Mindful meditation: what is it and how can it benefit you?
To assist with navigating your way to a healthier 2013, Alere Health, the health services subsidiary of Health Net’s Decision Power, and healthwise, offer insight into stress management – specifically, how meditation can help you better manage life’s ups and downs.
Meditation means different things to different people, and there are many ways to do it. This topic focuses on a kind of meditation called mindful meditation, a practice designed to help you unwind and let go.
Mindful meditation is when you sit without “doing” anything and you focus on the present moment. As you do this, you let go of thoughts about the past and the future.
A person often does many things at one time. For example, you may be walking to the grocery store, making a shopping list, and talking on the phone all at the same time. But when you are mindful, you do just one of those things, such as walking, and you pay close attention to that one thing. After you practice this meditation, you may find it easier to be mindful even when you are not meditating, since your mind has learned to focus on things that are happening right now in the present moment.
A glimpse into how it works:
- The goal of mindful meditation is to focus your attention on the things that are happening right now in the present moment. The idea is to note what you experience without trying to change it.
- Meditation can help you relax because you are not worrying about what happened before or what may occur in the future.
- You don’t need any special tools or equipment to practice this meditation. You just sit in a comfortable position in a chair or on the floor. Or you can lie down, if that is more comfortable for you.
- If your mind wanders, don’t worry or judge yourself. When you become aware that your thoughts are wandering, simply focus again on the present moment. One way to do this is by paying attention to your body. For example, is your breathing fast or slow, deep or shallow?
- Meditation may bring up certain feelings or emotions. If this happens, don’t try to rid your mind of these feelings. Just focus on what you feel at the present moment. Don’t get lost in the thoughts that those feelings might trigger.
- Choose a time and place where you can meditate without being interrupted. Try to find a quiet place, but don’t worry if there are some noises, such as traffic. That kind of noise is just part of the present moment.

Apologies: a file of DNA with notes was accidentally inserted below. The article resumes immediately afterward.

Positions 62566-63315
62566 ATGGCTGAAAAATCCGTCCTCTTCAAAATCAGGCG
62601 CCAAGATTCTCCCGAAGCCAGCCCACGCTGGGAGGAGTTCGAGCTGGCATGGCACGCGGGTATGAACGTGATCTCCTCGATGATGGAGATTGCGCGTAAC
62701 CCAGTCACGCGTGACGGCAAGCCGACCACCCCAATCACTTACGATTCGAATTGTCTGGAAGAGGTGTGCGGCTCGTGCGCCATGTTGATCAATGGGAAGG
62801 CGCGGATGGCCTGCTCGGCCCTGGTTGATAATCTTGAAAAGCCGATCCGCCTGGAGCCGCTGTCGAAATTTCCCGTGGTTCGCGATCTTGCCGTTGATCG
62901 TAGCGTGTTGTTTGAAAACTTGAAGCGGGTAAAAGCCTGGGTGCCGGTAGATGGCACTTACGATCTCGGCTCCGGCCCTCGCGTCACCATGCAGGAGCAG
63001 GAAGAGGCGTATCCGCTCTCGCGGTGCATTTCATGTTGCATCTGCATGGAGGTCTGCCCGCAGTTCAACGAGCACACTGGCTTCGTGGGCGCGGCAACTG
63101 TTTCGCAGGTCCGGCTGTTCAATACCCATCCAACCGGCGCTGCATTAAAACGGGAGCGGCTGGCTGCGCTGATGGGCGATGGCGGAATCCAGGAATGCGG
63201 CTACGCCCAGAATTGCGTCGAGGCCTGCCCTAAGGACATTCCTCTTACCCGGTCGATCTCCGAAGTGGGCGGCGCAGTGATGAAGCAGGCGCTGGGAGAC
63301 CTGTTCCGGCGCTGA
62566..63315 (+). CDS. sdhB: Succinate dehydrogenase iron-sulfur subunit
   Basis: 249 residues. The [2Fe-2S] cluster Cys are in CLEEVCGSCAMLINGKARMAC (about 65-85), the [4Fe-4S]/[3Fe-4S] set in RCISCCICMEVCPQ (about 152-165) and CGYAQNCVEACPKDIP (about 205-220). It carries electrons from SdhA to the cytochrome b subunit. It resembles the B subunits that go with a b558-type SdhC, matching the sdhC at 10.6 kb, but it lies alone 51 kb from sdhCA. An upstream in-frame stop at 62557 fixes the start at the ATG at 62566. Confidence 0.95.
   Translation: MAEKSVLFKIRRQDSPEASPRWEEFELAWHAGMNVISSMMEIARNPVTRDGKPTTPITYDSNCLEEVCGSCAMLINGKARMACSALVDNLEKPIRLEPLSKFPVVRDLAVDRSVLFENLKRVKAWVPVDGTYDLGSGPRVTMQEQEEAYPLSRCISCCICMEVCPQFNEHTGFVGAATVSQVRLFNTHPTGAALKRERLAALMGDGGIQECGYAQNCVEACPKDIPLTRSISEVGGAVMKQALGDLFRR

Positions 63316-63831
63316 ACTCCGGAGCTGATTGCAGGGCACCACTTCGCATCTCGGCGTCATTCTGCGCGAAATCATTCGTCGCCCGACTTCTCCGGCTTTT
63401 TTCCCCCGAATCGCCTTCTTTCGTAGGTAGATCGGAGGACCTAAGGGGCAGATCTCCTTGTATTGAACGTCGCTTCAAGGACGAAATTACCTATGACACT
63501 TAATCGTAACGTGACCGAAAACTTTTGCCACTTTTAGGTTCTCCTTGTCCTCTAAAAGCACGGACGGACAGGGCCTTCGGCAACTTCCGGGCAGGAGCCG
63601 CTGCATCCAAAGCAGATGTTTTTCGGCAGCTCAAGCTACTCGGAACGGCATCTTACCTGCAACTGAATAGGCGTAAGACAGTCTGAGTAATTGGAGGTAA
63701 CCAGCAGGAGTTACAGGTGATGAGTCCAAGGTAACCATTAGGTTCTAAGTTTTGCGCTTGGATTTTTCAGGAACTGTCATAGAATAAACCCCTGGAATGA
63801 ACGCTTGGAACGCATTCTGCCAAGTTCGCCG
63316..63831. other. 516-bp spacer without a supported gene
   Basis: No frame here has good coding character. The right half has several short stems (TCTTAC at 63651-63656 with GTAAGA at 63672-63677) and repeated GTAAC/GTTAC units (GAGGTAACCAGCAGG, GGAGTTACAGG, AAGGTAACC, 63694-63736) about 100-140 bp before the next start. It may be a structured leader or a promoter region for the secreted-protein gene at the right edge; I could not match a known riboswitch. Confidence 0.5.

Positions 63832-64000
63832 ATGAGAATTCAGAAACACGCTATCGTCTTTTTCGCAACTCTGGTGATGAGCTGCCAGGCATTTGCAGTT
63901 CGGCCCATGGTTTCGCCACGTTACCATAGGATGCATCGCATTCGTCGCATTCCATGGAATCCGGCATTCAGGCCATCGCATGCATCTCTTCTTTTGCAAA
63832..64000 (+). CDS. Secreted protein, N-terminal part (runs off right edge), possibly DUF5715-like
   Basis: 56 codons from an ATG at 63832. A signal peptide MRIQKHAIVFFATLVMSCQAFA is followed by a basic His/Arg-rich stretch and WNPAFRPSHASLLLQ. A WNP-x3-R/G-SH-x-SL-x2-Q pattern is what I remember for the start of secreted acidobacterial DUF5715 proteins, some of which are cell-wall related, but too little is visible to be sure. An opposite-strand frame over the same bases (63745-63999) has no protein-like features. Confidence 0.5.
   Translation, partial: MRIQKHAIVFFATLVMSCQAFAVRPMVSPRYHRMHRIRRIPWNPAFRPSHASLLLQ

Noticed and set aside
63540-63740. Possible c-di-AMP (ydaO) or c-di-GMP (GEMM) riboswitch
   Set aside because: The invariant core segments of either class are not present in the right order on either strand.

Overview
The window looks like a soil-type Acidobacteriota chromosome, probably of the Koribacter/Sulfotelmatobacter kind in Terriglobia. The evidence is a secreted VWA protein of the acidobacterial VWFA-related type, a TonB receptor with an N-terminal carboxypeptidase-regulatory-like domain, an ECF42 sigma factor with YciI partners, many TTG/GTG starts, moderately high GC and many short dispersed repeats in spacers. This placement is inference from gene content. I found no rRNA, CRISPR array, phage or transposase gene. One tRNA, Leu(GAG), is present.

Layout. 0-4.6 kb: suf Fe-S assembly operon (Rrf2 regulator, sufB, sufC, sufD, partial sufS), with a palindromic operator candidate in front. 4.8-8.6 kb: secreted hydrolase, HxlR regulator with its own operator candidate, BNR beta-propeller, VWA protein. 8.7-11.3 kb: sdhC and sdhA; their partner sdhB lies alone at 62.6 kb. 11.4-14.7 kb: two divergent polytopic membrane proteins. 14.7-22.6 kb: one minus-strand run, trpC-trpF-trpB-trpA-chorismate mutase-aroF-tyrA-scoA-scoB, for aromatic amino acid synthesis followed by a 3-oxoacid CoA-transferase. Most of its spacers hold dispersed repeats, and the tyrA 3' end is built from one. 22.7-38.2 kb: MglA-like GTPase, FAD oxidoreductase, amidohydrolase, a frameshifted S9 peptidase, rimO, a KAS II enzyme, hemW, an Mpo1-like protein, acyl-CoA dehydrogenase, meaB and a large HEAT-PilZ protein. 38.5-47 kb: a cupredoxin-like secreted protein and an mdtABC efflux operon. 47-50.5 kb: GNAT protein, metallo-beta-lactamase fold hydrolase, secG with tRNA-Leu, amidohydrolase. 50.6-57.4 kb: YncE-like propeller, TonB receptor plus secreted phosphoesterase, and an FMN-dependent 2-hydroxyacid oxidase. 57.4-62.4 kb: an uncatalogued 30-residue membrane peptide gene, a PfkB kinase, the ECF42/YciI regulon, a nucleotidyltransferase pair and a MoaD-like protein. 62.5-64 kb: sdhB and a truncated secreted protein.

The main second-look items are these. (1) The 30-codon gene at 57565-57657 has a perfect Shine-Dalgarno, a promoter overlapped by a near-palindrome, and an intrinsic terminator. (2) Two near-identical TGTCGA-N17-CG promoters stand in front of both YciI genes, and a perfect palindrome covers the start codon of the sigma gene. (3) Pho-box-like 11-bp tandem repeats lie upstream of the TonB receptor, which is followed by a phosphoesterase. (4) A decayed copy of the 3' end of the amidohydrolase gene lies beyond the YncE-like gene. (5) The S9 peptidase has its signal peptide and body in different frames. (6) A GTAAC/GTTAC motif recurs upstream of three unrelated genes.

- When you start, try to meditate for only 10 minutes at a time. Then you can increase the time bit by bit. You can also try meditating for 10 minutes in the morning and 10 minutes in the evening.
- Before you sit down, remind yourself that you are there to focus on the present moment. This may help keep your mind from wandering. Your daily routine and other distractions will all be waiting for your attention after your meditation session.
Benefits of meditation
Learning how to be aware of the present moment in meditation may keep your mind sharp and help you focus better in other areas of life as well. For example, you may be able to react faster to road conditions when you drive if you focus solely on driving, rather than being distracted by talking, thinking about other things, or listening to the radio.
And of course, one of the great things about meditation is that you can do it on your own whenever you want – no special tools or equipment are required to practice meditation.
Ready to give it a try? Remember that it takes time to train your brain to focus on the present, so be patient and gentle with yourself.
To learn more, visit Decision Power, select Wellness Resources (left sidebar), the Healthy Living Programs. Enter your user name and ID, then navigate to the Personal and Family Health tab. Select Complementary & Alternative Medicine > Related Topics > Meditation to Ease Stress. Feel free to share this post with your clients!
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